Category Archives: Film News

J.D.’s Revenge

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This review also appears over at Flickering Myth.

An entertaining slice of genre horror that moves away from and surpasses its Blaxploitation roots, J.D.’s Revenge takes a sure-footed look at supernatural possession, inner city crime and religious propaganda.

The calm and thoughtful law student Ike (Glynn Turman) is enjoying a night on the town with his friends, taking in New Orleans bars and night spots before venturing into a nightclub hosting a hypnosis act. The violent personality of a 1940’s mobster (portrayed with a haunting intensity by David McKnight) becomes embroiled with his own, gradually taking over and leading to a series of brutal attacks as the spirit in the body of Ike searches for those who led to his murder.

J.D.’s Revenge is a powerful mix of horror and social commentary that brings a surprising view of New Orleans life into play. The mysterious angles and architecture of the place combine with its unique religious history and imagery to provide a powerful backdrop for this unusual and affecting story. Becoming more complex and psychologically moving as it plays out, this is an urban thriller that offers far more than it initially promises. Fantastic suits and funk music too, natch.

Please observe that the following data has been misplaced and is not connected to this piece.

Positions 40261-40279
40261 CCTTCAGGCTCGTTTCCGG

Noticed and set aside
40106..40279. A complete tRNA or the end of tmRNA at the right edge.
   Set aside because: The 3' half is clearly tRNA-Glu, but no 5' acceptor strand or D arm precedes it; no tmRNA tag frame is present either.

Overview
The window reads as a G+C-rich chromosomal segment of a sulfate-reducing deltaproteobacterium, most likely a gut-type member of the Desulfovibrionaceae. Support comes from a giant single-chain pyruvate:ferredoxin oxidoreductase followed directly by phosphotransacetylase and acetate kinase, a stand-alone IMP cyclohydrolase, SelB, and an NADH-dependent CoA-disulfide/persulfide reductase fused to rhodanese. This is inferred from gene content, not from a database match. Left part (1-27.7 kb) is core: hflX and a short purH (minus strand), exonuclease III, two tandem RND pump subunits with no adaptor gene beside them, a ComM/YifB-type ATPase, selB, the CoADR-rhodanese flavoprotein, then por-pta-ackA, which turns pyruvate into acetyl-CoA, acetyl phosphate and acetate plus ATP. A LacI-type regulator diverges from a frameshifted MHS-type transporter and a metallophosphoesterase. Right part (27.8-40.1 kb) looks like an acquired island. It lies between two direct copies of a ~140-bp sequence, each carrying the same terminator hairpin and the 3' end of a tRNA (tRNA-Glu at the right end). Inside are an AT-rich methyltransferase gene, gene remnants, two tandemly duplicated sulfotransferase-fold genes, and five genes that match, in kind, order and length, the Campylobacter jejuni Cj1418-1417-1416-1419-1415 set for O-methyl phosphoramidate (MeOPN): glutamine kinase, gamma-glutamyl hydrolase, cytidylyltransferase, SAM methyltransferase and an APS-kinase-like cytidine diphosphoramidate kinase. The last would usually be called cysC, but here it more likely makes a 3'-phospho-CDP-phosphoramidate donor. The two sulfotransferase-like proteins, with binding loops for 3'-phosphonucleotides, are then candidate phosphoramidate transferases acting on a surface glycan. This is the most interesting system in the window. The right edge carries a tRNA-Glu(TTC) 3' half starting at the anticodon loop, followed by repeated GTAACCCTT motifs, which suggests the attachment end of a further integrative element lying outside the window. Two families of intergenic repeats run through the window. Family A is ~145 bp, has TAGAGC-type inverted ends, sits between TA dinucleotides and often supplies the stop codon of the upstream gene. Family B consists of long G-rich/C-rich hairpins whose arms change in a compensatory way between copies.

Special Features on the Arrow Video release include interviews with producer-director Arthur Marks, star Glynn Turman, audio interview with actor David McKnight and Arthur Marks trailer reels.

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The Voice of the Moon Review

The following review also appears at Flickering Myth.

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Federico Fellini’s last film is a jaw-dropping experience.  Bringing together a surreal template of dream logic with wry humour and sardonic swipes at society, The Voice of  the Moon – or in ItalianLa Voce Della Luna – provides the magical realism and wonder of life that the Italian filmmaker is best known for.